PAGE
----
Trials are on the verge of extinction. They have been replaced by settlements and plea deals, by mediations and arbitrations and by decisions from judges based only on lawyers' written submissions.
Federal courts conducted about 3,600 trials in civil cases last year, down from 5,800 in 1962. That is not an enormous drop— until you consider that the number of cases has quintupled in the meantime.
In percentage terms, only 1.3 percent of federal civil cases ended in trials last year, down from 11.5 percent in 1962.
The trends in criminal cases and in the state courts are broadly similar, though not always quite as striking. But it is beyond dispute that even as the number of lawyers has grown twice as fast as the population and even as the number of lawsuits has exploded, actual trials have become quite rare.
Instead of hearing testimony, ruling on objections and instructing jurors on the law, judges spend most of their time supervising the exchange of information, deciding pretrial motions and dealing with settlements and plea bargains.
There is, of course, nothing wrong with settlements, at least when they are the product of reasoned and sensible compromise between evenly matched adversaries. But trials are not disappearing simply because more cases are being settled. Instead, they are increasingly being replaced by summary judgments, in which judges evaluate evidence submitted to them on paper.
''During the last years of the 20th century, summary judgment in the federal courts moved from a small fraction of dispositions by trial to a magnitude several times greater than the number of trials,'' Marc Galanter, who teaches law at the University of Wisconsin and the London School of Economics and Political Science, wrote last year in The Journal of Dispute Resolution.
Professor Galanter elaborated in an interview. ''Summary judgments are being asked for in about 17 percent of cases and granted in about 9 percent,'' he said, citing recent data from the Federal Judicial Center. That is a big jump from 1960, when no more than 1.8 percent of federal civil cases ended in summary judgment, according to data from the administrative office of the federal courts analyzed in a 1961 law review article.
''We've moved in a way to a more European way of decision-making, by looking at the court file rather than through encounters with living witnesses whose testimony is tested by cross-examination,'' Professor Galanter said.
In criminal cases, the vast majority of prosecutions end in plea bargains. In an article called ''Vanishing Trials, Vanishing Juries, Vanishing Constitution'' in the Suffolk University Law Review last year, a federal judge questioned the fairness of the choices confronting many criminal defendants.
Those who have the temerity to ''request the jury trial guaranteed them under the U.S. Constitution,'' wrote the judge, William G. Young of the Federal District Court in Boston, face ''savage sentences'' that can be five times as long as those meted out to defendants who plead guilty and cooperate with the government.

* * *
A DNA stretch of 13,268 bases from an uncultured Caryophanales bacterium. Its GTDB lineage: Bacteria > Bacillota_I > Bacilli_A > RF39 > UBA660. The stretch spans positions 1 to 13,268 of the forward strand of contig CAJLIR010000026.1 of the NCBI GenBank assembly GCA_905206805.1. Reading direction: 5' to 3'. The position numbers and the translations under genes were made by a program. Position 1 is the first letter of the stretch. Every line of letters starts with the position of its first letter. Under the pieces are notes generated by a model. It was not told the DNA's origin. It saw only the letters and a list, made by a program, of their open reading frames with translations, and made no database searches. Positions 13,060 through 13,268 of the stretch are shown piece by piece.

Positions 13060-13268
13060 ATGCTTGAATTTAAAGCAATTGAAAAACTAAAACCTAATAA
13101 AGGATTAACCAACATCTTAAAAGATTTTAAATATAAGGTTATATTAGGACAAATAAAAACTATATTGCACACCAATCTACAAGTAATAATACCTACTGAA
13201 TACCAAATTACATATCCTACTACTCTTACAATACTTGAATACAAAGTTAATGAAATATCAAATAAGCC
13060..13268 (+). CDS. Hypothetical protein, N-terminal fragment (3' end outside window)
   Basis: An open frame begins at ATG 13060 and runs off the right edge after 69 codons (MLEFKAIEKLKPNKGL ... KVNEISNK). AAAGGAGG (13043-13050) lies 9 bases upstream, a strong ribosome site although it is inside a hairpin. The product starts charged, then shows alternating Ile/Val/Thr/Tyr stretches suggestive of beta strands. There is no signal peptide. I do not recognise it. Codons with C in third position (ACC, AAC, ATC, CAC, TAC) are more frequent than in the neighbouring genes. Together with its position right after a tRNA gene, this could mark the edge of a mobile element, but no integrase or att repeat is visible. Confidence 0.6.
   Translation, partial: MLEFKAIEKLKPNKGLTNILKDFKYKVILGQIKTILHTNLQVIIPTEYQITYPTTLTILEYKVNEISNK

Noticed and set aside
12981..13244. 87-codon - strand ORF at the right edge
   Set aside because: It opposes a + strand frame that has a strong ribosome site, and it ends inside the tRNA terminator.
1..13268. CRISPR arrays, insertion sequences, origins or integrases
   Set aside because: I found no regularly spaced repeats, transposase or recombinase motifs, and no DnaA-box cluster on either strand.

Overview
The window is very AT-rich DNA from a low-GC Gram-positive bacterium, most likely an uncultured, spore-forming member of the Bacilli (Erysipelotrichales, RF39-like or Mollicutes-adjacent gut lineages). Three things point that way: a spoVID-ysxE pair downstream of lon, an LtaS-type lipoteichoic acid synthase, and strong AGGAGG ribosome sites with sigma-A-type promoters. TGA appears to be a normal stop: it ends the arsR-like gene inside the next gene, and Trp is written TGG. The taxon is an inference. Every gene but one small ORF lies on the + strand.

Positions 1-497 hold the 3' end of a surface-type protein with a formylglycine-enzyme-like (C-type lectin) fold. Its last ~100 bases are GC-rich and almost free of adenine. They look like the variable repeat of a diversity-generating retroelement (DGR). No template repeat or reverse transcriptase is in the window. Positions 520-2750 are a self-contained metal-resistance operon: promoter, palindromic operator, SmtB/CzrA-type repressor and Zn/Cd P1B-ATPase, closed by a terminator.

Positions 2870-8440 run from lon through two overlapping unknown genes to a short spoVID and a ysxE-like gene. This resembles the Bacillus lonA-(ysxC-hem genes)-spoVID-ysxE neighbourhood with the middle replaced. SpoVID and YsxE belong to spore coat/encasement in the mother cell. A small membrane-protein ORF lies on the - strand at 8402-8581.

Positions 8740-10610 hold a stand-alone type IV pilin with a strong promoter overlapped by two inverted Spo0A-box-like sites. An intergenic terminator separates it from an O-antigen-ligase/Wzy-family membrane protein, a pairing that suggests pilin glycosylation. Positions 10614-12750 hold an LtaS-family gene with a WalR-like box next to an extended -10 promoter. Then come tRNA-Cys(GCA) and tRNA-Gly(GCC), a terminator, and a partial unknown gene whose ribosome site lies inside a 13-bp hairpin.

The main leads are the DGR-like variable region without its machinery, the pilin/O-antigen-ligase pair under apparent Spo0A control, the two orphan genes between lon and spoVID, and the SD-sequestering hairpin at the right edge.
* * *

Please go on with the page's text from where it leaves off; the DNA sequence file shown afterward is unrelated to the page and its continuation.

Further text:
The movement away from jury trials is not just a societal reallocation of resources or a policy choice. Rather, as Judge Young put it, it represents a disavowal of ''the most stunning and successful experiment in direct popular sovereignty in all history.''
Indeed, juries were central to the framers of the Constitution, who guaranteed the right to a jury trial in criminal cases, and to the drafters of the Bill of Rights, who referred to juries in the Fifth, Sixth and Seventh Amendments. Jury trials may be expensive and time-consuming, but the jury, local and populist, is a counterweight to central authority and is as important an element in the constitutional balance as the two houses of Congress, the three branches of government and the federal system itself.
In an article titled ''Why Summary Judgment Is Unconstitutional,'' published last month in the Virginia Law Review, Suja A. Thomas, a law professor at the University of Cincinnati, makes the perfectly plausible argument that the procedure violates the Seventh Amendment, which reserves the job of determining the facts in civil cases to juries.
When judges decide summary judgment motions, Professor Thomas wrote, they intrude on that job. The theory of summary judgment is that judges may rule for one side or the other only after finding that no ''genuine'' issues of ''material'' fact are in dispute. They must determine, as the Supreme Court has put it, whether ''a reasonable jury could return a verdict'' for the party defending against a motion for summary judgment.
All of that pushes judges right up to and sometimes across the constitutional line of determining the facts for themselves.
In 2004, in the process of revitalizing the role of the jury in criminal cases, Justice Antonin Scalia of the Supreme Court wrote that there were good arguments for ''leaving justice entirely in the hands of professionals.'' But that is not the theory of the Constitution, he continued, which enshrined ''the common-law ideal of limited state power accomplished by strict division of authority between judge and jury.''
The jury trial is a distinctively American tradition in a cultural sense, too. Almost all civil jury trials in the world take place here, and 90 percent of the criminal ones. But that tradition, which Prof. Paul Butler of George Washington University calls ''as fundamental a part of our culture as jazz or rock 'n' roll,'' is dying.
I was on jury duty last week, in a state criminal court in Manhattan. During the orientation on Wednesday, a court officer, with mixed pride and hyperbole, said his was the busiest courthouse in America.
I never saw so much as the inside of a courtroom. After a couple of days of milling around in an assembly room with more than 100 other potential jurors, the State of New York thanked us for our service and sent us home.